• For S-corporations, the following payroll costs are also eligible for forgiveness (in addition to the above caps):
    • SUTA
    • Employer retirement contributions up to 15.385% (8 week covered period) or 20.833% (2.5 month or more covered period) of the 2019 contribution
    • Note- employer health insurance contributions for 2% owners (and their family members) are not eligible for forgiveness
  • For Self-Employed C or Sch F filers- total payroll costs eligible for forgiveness limited to 2.5/12 x 2019 Schedule C net profit – no additional amount for health insurance, retirement benefits, or SUTA allowed.
  • For Partnership payments to General partners-
    • General partner compensation limited to 2.5/12 of 2019 net SE earnings x .9235. No additional amount for health insurance, retirement benefits, or SUTA allowed.
      • 2019 net SE earnings equal to 2019 K-1 box 14a minus any Sec. 179 expense deduction and unreimbursed expenses deducted on Form 1040 Sch SE
    • Note- in order to be eligible for forgiveness, payments to partners must be made during the covered period.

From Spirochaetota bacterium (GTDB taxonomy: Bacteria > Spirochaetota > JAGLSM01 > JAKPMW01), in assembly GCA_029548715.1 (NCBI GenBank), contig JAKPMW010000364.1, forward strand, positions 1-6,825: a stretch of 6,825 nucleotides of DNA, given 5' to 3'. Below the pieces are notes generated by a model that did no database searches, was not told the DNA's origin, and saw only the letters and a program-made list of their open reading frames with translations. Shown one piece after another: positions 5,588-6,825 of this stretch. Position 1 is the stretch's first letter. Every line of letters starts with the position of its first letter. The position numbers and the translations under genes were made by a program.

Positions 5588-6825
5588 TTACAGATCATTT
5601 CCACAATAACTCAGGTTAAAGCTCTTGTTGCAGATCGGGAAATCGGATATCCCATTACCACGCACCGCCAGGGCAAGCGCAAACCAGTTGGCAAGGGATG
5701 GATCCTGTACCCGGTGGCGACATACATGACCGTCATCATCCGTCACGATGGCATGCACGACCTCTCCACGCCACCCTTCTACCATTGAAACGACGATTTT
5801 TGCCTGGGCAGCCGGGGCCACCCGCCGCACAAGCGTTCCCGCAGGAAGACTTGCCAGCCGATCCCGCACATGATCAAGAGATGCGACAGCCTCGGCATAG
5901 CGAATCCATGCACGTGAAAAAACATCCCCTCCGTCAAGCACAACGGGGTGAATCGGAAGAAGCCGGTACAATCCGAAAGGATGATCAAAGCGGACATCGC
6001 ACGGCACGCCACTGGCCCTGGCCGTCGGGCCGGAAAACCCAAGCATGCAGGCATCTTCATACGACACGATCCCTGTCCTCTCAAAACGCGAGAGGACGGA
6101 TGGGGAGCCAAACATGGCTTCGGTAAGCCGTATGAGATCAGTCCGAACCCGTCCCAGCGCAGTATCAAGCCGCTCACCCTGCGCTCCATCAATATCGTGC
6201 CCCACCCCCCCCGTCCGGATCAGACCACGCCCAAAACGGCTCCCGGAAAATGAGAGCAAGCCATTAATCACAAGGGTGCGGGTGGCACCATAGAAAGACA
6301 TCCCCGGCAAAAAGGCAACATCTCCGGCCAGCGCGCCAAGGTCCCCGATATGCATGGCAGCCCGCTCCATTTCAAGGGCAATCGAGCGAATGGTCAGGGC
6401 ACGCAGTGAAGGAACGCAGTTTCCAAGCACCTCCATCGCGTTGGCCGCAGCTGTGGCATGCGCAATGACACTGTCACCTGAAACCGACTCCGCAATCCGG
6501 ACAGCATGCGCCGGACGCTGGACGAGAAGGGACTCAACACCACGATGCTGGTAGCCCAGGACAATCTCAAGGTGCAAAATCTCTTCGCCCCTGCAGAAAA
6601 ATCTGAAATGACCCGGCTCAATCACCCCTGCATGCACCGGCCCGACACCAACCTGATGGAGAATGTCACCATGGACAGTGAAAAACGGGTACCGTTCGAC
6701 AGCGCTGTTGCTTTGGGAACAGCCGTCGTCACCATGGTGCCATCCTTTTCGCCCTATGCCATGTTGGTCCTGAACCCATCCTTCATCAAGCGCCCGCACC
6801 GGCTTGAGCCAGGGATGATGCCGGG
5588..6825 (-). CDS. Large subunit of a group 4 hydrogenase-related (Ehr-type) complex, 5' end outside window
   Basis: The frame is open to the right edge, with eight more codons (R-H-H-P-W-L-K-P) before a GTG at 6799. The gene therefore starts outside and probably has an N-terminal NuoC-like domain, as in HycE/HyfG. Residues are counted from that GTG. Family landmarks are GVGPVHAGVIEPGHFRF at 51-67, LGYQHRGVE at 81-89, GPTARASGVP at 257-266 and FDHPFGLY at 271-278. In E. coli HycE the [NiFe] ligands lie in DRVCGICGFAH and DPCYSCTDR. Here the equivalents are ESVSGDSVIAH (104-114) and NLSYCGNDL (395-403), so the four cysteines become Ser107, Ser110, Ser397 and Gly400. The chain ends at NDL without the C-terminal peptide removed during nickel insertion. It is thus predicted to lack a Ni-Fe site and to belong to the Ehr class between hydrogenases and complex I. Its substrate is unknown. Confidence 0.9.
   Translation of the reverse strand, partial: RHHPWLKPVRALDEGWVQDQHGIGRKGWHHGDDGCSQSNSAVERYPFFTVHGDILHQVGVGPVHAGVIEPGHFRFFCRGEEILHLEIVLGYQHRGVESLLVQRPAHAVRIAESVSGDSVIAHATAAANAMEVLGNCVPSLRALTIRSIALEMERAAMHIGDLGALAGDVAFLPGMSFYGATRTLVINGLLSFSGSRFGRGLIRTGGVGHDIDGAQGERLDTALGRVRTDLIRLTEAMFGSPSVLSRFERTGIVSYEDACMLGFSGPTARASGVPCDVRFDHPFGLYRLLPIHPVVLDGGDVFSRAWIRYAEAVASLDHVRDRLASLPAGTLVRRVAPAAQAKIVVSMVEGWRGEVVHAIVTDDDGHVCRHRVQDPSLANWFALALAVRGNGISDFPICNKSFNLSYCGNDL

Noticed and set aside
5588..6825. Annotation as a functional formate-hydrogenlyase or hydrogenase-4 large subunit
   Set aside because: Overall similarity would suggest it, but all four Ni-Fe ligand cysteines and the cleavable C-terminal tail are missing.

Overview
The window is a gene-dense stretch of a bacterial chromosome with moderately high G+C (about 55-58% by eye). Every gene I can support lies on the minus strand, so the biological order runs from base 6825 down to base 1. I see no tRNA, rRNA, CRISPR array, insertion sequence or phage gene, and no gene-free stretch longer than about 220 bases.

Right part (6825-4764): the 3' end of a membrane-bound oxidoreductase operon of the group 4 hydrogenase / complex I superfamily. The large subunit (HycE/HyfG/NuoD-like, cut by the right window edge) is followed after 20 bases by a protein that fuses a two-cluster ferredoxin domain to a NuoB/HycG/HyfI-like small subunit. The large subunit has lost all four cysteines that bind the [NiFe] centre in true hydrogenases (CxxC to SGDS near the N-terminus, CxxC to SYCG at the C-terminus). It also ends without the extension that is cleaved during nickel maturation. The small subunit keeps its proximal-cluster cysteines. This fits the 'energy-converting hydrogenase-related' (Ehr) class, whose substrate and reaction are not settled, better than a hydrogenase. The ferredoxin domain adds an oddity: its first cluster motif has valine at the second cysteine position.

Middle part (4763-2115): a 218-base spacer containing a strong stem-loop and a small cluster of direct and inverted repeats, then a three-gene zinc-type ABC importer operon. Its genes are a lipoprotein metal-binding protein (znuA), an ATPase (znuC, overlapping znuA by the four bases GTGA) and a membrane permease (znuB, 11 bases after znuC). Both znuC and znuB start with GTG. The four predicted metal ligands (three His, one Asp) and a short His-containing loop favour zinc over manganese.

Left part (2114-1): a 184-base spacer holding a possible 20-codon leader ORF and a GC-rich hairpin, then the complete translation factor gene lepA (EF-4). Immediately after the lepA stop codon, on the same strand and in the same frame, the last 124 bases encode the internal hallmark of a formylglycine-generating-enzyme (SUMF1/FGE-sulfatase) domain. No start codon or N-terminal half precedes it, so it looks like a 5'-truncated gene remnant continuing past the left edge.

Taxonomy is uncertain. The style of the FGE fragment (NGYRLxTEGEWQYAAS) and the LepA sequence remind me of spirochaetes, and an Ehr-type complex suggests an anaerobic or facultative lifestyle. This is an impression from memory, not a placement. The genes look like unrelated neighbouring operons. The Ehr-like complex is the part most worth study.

Other Noteworthy Items

  • While interest accrues from the date that the loan is received, the borrower will only be responsible for paying the accrued interest on loan amounts that are not eventually forgiven.
  • Sole proprietors, independent contractors, and self-employed individuals who had no employees at the time of the PPP loan application and did not include any employee salaries in the computation of average monthly payroll in the Borrower Application Form automatically qualify to (and should) use the PPP Loan Forgiveness Application Form 3508EZ.


Read more about PPP loans and other COVID-19 assistance for businesses here. Please contact us with any questions.

Topics: 2020 Coronavirus

Concannon Miller’s unique, holistic and intimate approach to financial health sets us apart from smaller CPA firms with more limited resources as well as mega firms where mid-sized clients struggle for attention. Contact us here to talk about improving your business.

This communication is designed to provide accurate and authoritative information in regard to the subject matter covered at the time it was published. However, the general information herein is not intended to be nor should it be treated as tax, legal, or accounting advice. Additional issues could exist that would affect the tax treatment of a specific transaction and, therefore, taxpayers should seek advice from an independent tax advisor based on their particular circumstances before acting on any information presented. This information is not intended to be nor can it be used by any taxpayer for the purposes of avoiding tax penalties.